Board and chief officers

Chief officers

TfL's Senior Management Team

The Commissioner Bob Kiley (chair)

Prior to his appointment as Commissioner of Transport for London in January 2001, Robert Kiley served as President and Chief Executive Officer of the New York City Partnership. The Partnership, the city's leading business and civic organisation, improves the city's economic climate through advocacy and public-private initiatives in education, job creation, affordable housing, and neighbourhood development. Its membership reflects the impressive breadth of the city's private, non-profit and civic leadership.

From 1991 to 1994 he was President of Fischbach Corporation, a major New York-based construction and engineering company, and in 1994 became its Chairman until assuming his position at the New York City Partnership in 1995.

From 1983 until 1990, he was Chairman and Chief Executive Officer of the Metropolitan Transportation Authority (MTA). At the MTA he was responsible for five transportation agencies serving the New York Metropolitan Region where he directed the rebuilding of New York's public transportation system and restructured its management. He led successful efforts to obtain more than $16 billion from the New York State legislature for capital improvements to the city's subways and buses, commuter railroads, tunnels and bridges in the MTA region.

Robert Kiley has consulted with corporations and public agencies at the Management Analysis Center (now Cap Gemini) then headquartered in Cambridge, Massachusetts. In the 1970s he was Chairman and Chief Executive Officer of the Massachusetts Bay Transportation Authority in Boston and served as Deputy Mayor of the City of Boston.

Early in his career, he was with the CIA, where he served as Manager of Intelligence Operations and then as Executive Assistant to the Director.

Robert Kiley is a Member of the Council on Foreign Relations, Board Member of the Salzburg International Seminar, the American Repertory Theater, MONY Group Inc, the Princeton Review Inc and Edison Schools, Inc. He is also on the Advisory Board of the Harvard University Center for State and Local Government.

A Magna Cum Laude graduate of the University of Notre Dame, Indiana, USA, Robert Kiley and his wife Rona now live in London.

Jay Walder Managing Director of Finance & Planning

Jay Walder joined Transport for London (TfL) as the Managing Director, Finance and Planning in February 2001. He has responsibility for TfL’s £4.6 billion annual budget and the development of London-wide transport strategy, and has been integrally involved in the implementation of the Congestion Charging system, the London Underground PPP and Crossrail.

Prior to joining TfL, he was a Professor at Harvard University’s John F. Kennedy School of Government where his teaching and research interests were in the areas of transportation, infrastructure finance and public-sector budgeting. His publications include numerous articles and case studies on the development and financing of infrastructure, and an annual report on the United States budget (with U.S. Senator Daniel P. Moynihan). He served as a Visiting Professor at the National University of Singapore during the 1999/00 academic year and has consulted with many public agencies.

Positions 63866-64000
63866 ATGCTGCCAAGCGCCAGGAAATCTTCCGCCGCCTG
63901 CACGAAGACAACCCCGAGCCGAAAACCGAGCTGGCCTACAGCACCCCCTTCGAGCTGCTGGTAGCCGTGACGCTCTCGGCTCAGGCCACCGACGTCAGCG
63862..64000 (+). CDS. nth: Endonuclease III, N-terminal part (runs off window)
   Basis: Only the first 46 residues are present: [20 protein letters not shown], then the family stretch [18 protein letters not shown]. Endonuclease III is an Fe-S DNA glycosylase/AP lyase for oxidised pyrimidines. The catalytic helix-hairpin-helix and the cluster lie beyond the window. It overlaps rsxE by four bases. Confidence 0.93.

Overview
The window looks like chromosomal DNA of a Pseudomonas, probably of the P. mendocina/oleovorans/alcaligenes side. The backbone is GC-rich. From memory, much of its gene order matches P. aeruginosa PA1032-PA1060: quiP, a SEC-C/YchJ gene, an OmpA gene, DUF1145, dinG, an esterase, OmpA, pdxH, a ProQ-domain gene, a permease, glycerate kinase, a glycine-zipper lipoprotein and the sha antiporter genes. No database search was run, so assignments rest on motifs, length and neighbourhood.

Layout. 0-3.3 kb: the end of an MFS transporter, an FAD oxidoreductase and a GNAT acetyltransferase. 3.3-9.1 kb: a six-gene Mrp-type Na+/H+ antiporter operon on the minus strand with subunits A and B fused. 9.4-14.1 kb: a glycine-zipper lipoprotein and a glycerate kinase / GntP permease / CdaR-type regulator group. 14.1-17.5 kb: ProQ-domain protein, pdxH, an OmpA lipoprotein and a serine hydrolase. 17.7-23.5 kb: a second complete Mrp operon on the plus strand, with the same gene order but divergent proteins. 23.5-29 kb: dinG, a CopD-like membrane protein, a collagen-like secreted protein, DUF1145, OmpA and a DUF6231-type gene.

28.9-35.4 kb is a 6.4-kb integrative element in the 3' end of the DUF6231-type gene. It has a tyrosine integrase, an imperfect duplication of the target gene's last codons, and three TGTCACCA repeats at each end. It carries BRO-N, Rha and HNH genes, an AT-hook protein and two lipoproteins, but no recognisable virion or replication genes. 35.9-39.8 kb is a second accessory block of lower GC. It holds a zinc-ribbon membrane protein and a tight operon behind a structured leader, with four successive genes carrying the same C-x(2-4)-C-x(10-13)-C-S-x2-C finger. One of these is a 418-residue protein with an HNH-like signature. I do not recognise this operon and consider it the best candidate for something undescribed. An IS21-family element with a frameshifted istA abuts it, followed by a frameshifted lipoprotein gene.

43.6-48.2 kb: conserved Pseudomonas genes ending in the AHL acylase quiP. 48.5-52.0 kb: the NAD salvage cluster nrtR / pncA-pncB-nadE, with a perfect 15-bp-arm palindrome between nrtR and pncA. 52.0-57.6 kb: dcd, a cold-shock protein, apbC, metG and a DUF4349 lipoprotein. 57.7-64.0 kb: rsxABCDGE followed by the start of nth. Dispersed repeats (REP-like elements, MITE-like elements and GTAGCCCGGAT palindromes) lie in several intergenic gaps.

Before joining the Kennedy School faculty, he was the Executive Director and Chief Financial Officer at the Metropolitan Transportation Authority, where he successfully led efforts to secure $9 billion for the rebuilding of the city’s subway, bus and commuter rail systems.

Peter Hendy Managing Director of Surface Transport

Peter Hendy joined Transport for London in January 2001.
Surface Transport embraces London Buses (and East Thames Buses, the public sector operator), the Public Carriage Office, which regulates taxis and private hire vehicles, Croydon Tramlink, Dial-a-Ride, Victoria Coach Station, passenger services serving TfL piers on the River Thames, and in addition for TfL’s corporate interest in Transport Policing and Enforcement.
In March 2003, Surface Transport was enlarged to include responsibility for Street Management. This includes responsibility for operating and improving conditions for all road users on 580km of London's most important roads - the Transport for London Road Network (TLRN); these account for about 5% of London's roads but carry 33% of its traffic.

Street Management also includes responsibility for road safety, pedestrians, cyclists and the movement of goods in London. Improvements are being made through the introduction of congestion charging, better real time traffic management, and through greater coordination of road and streetworks, enhancing bus priority measures, and development and maintenance of traffic technology.

Prior to joining TfL, Peter was previously Deputy Director – UK Bus for FirstGroup plc. In this role he was responsible for FirstGroup bus operations in London and southern England, bus development and policy issues and light rail, including the operation of Croydon Tramlink.

He joined London Transport as a graduate trainee in 1975, was the personal assistant to the Chairman of LT in 1978, and gained experience in all aspects of bus operations before appointment to senior posts, in personnel in 1980, and in operations from 1983.

He was appointed Managing Director of CentreWest London Buses Ltd on its formation in 1989, which gained the reputation of being the most innovative and successful London bus company. He led the successful buy-out of CentreWest by its management, with staff involvement, in September 1994. CentreWest subsequently acquired Q Drive Buses and became a partner in Tramtrack Croydon Ltd, delivering and operating Croydon Tramlink. FirstGroup Plc purchased CentreWest in March 1997, and he became Divisional Director, London and South East in July 1998. In 1998/9, he was also a FirstGroup Director of New World First Bus and New World First Ferries in Hong Kong.